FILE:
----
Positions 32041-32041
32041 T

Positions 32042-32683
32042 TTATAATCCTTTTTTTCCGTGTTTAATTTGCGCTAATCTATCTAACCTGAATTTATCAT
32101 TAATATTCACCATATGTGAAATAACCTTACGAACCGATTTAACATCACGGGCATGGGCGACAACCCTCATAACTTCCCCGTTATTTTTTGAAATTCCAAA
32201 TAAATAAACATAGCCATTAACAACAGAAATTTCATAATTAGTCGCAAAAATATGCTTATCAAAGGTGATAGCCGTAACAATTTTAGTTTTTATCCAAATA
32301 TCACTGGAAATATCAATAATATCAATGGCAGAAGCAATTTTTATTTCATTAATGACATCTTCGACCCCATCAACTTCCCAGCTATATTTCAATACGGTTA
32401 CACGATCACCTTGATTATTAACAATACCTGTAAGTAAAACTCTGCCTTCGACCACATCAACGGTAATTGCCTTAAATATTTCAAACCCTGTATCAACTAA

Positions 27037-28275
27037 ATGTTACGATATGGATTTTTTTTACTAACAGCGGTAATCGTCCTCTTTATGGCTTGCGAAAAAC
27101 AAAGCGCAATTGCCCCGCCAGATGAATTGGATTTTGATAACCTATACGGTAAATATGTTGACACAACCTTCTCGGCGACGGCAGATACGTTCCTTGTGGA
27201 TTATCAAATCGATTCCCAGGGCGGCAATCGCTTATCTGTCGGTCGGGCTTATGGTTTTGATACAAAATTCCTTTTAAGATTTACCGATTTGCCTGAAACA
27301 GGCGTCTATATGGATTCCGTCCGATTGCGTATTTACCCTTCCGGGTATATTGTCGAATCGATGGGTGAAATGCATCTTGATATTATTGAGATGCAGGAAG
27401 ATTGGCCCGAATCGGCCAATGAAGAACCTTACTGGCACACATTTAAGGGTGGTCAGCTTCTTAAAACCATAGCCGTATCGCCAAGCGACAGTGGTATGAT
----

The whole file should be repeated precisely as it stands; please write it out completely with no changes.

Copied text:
Positions 32041-32041
32041 T

Positions 32042-32683
32042 TTATAATCCTTTTTTTCCGTGTTTAATTTGCGCTAATCTATCTAACCTGAATTTATCAT
32101 TAATATTCACCATATGTGAAATAACCTTACGAACCGATTTAACATCACGGGCATGGGCGACAACCCTCATAACTTCCCCGTTATTTTTTGAAATTCCAAA
32201 TAAATAAACATAGCCATTAACAACAGAAATTTCATAATTAGTCGCAAAAATATGCTTATCAAAGGTGATAGCCGTAACAATTTTAGTTTTTATCCAAATA
32301 TCACTGGAAATATCAATAATATCAATGGCAGAAGCAATTTTTATTTCATTAATGACATCTTCGACCCCATCAACTTCCCAGCTATATTTCAATACGGTTA
32401 CACGATCACCTTGATTATTAACAATACCTGTAAGTAAAACTCTGCCTTCGACCACATCAACGGTAATTGCCTTAAATATTTCAAACCCTGTATCAACTAA

Positions 27037-28275
27037 ATGTTACGATATGGATTTTTTTTACTAACAGCGGTAATCGTCCTCTTTATGGCTTGCGAAAAAC
27101 AAAGCGCAATTGCCCCGCCAGATGAATTGGATTTTGATAACCTATACGGTAAATATGTTGACACAACCTTCTCGGCGACGGCAGATACGTTCCTTGTGGA
27201 TTATCAAATCGATTCCCAGGGCGGCAATCGCTTATCTGTCGGTCGGGCTTATGGTTTTGATACAAAATTCCTTTTAAGATTTACCGATTTGCCTGAAACA
27301 GGCGTCTATATGGATTCCGTCCGATTGCGTATTTACCCTTCCGGGTATATTGTCGAATCGATGGGTGAAATGCATCTTGATATTATTGAGATGCAGGAAG
27401 ATTGGCCCGAATCGGCCAATGAAGAACCTTACTGGCACACATTTAAGGGTGGTCAGCTTCTTAAAACCATAGCCGTATCGCCAAGCGACAGTGGTATGAT